A Scout leader in Britain has been fired after expressing safety concerns about canoeing while wearing a burqa. He referred to the Islamic modesty clothing as a “Darth Vader tent,” referencing the Star Wars villain.
Sixty-three-year-old Brian Walker, an assistant Explorer Scout leader, sent an email complaint to Scouting magazine after the magazine ran a picture of a woman identified only as Zainab, completely covered in a veil. Her face was covered by a niqab (face veil), and the rest of her body covered by a multi-piece burqa (body veil). Even her hands remained invisible beneath black gloves.
“In her full Islamic veil, Zainab cuts a striking figure when she takes the girls out canoeing, or goes hiking through the Yorkshire hills,” the Spring 2017 issue of the magazine reported. “‘I am who I am, with or without the veil,’ she says firmly – and has a strong message for anyone who may hold preconceptions or negative stereotypes about the way she chooses to dress. ‘It’s not a barrier; it doesn’t stop me from doing anything,’ she says. ‘I’m bossy. Nobody can say I’m repressed.’”
Repressed or not, Zainab would find safe canoeing difficult in her burqa, Walker pointed out.
“Canoeists don’t dress like this; they need all-round unobstructed vision so they protect the group,” the scout leader said in his email. He concluded by warning, “They will most likely drown wearing that Darth Vader tent!”
In the email, Walker reportedly added that Zainab’s “outward appearance is enough to frighten children and animals.”
Britain’s The Times reported that the Scout leader was expelled last March “on the grounds that he had breached the movement’s values of integrity, respect, care and co-operation and could bring the Scouts into disrepute.”
Walker, a veteran who served in the armed forces for 12 years (and the special forces SAS arm for six months), said he would not have a problem working in a Scout group with Muslim or LGBT children. He insisted that, as the father of a grown-up child with Asperger’s and another with cerebral palsy, he firmly supported inclusivity.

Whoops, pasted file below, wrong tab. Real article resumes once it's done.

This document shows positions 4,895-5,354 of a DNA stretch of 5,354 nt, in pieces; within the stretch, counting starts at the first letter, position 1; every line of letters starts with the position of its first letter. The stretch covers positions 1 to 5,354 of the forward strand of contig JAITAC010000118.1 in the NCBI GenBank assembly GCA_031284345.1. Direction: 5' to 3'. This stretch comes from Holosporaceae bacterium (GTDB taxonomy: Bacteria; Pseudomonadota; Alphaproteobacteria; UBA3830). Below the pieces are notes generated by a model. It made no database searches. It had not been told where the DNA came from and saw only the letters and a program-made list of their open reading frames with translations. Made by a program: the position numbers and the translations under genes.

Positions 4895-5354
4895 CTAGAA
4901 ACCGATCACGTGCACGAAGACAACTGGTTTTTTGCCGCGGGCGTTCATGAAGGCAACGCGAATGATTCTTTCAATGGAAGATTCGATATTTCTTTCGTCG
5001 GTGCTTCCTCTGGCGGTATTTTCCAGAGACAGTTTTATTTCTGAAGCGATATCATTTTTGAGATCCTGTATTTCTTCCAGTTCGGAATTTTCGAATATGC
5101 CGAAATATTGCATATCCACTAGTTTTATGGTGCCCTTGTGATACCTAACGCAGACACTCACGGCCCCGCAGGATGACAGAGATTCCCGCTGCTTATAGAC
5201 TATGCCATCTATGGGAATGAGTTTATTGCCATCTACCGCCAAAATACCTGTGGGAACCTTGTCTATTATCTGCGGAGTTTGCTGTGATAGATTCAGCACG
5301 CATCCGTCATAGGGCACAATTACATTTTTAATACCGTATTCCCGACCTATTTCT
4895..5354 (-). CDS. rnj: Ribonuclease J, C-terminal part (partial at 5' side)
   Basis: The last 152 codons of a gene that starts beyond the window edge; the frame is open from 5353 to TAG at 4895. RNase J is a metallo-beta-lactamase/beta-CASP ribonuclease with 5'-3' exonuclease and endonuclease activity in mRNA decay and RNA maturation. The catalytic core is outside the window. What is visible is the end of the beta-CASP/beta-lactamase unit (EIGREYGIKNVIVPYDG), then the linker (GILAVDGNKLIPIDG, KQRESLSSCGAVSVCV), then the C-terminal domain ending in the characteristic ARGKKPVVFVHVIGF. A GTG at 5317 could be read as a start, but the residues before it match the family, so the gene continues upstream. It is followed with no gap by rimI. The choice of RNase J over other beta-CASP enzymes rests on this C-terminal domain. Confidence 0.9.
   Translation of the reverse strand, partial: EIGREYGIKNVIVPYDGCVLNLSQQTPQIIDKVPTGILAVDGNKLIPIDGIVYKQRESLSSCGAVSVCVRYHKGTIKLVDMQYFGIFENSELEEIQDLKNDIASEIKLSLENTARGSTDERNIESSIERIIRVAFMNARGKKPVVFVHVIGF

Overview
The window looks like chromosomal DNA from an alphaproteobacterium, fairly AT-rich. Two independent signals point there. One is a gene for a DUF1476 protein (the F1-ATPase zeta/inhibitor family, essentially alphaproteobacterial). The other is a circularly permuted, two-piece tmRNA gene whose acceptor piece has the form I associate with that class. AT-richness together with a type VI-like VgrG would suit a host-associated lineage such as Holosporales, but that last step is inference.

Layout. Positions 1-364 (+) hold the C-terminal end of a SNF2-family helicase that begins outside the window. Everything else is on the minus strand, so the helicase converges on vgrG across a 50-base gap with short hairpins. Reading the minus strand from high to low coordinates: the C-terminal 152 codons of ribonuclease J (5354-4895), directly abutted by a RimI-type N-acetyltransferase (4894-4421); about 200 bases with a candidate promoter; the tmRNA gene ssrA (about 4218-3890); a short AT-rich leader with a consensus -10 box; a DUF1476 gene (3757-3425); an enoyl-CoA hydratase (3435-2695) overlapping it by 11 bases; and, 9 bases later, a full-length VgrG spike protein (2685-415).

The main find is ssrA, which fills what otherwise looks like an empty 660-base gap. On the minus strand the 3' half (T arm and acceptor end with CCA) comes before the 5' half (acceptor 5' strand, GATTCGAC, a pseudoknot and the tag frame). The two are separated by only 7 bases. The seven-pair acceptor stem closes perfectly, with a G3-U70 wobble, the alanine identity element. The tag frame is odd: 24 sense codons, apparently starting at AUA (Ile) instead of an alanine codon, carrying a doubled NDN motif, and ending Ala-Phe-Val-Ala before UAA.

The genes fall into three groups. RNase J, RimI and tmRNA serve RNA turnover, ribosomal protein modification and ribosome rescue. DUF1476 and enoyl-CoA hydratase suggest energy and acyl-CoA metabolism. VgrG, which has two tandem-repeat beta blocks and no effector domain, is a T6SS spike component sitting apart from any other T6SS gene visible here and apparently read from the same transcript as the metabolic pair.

After Walker’s expulsion was reviewed by UK Chief Commissioner Tim Kidd, the fired Scout leader insisted he did not want to offend anyone. He did argue that “Scouting should stick to its Christian traditions,” however.
Last week, he sued the Scout Association for breach of contract and hurt feelings.
The Scout Association said it could not comment on the legal case but insisted, “Inclusivity is at the heart of modern scouting and is a value we hold dear.”
Andrea Williams, chief executive of the Christian Legal Centre, is defending Walker. “Scouting used to be about doing our best, doing our duty to God, serving the Queen, helping others and keeping the cub scout law,” Williams said. “It would seem the culture this created has … been infiltrated by the new political dogma that cannot stand any whiff of dissent.”
The association has not responded by insisting that canoeing while in a full hijab is actually safe, which was the central complaint Walker addressed.
Muslim modesty clothing may or may not represent women’s oppression — Zainab insisted that it did not, in her case. However, it seems quite reasonable to suggest that canoeing in a full burqa would be dangerous and to request that Scouting magazine not encourage such a practice.
Had Walker restricted his complaint to that, he may not have been fired. Even the Darth Vader quip seems more joking than anything else. Perhaps the suggestion that Zainab’s clothing was inherently “frightening” might be construed as insensitive, but it might be true in some cases.
In any case, a Scout worker should not be fired for something sent in a private email complaint, however offensive his message. Had this been a public statement, some retaliation might have been justified. As it stands, the association’s firing of Walker does seem an inappropriate overreach in attempting to enforce group-think, rather than just encouraging tolerance.